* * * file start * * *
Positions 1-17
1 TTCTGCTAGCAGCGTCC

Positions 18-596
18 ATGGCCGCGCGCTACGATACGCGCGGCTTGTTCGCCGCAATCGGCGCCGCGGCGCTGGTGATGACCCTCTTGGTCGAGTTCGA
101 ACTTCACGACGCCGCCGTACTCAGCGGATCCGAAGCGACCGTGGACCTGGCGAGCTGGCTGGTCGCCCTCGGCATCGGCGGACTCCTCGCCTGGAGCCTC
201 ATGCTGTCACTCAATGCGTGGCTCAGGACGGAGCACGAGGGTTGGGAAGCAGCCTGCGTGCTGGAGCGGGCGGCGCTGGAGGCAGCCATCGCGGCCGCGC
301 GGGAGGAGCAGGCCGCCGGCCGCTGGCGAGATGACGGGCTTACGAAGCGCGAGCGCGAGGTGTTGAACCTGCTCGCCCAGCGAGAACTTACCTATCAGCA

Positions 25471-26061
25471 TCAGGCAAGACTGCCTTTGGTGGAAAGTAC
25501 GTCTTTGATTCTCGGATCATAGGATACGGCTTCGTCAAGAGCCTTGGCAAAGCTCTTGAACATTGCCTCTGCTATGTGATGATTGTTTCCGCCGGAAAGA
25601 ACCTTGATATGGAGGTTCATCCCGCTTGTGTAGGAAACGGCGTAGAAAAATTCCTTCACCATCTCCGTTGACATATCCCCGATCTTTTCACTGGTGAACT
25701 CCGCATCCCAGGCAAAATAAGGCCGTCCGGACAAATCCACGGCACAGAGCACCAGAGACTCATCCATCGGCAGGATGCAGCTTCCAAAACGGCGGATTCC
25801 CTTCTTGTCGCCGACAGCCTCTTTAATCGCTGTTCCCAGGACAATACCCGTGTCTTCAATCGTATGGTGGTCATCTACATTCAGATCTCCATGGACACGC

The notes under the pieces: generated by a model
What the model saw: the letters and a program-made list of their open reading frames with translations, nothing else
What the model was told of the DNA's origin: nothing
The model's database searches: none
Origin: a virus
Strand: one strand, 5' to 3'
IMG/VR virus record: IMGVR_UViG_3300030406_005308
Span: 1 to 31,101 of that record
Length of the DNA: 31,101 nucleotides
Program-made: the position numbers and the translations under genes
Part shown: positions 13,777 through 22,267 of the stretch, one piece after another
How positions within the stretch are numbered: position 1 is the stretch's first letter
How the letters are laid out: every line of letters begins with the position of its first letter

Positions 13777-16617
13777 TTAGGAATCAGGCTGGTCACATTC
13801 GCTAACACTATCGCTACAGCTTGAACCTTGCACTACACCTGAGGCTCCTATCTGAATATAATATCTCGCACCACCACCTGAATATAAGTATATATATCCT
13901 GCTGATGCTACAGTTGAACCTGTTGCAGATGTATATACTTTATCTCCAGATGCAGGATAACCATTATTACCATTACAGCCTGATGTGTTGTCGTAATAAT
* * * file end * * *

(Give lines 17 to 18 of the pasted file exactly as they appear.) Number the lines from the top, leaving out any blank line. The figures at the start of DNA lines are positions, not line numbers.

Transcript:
The model's database searches: none
Origin: a virus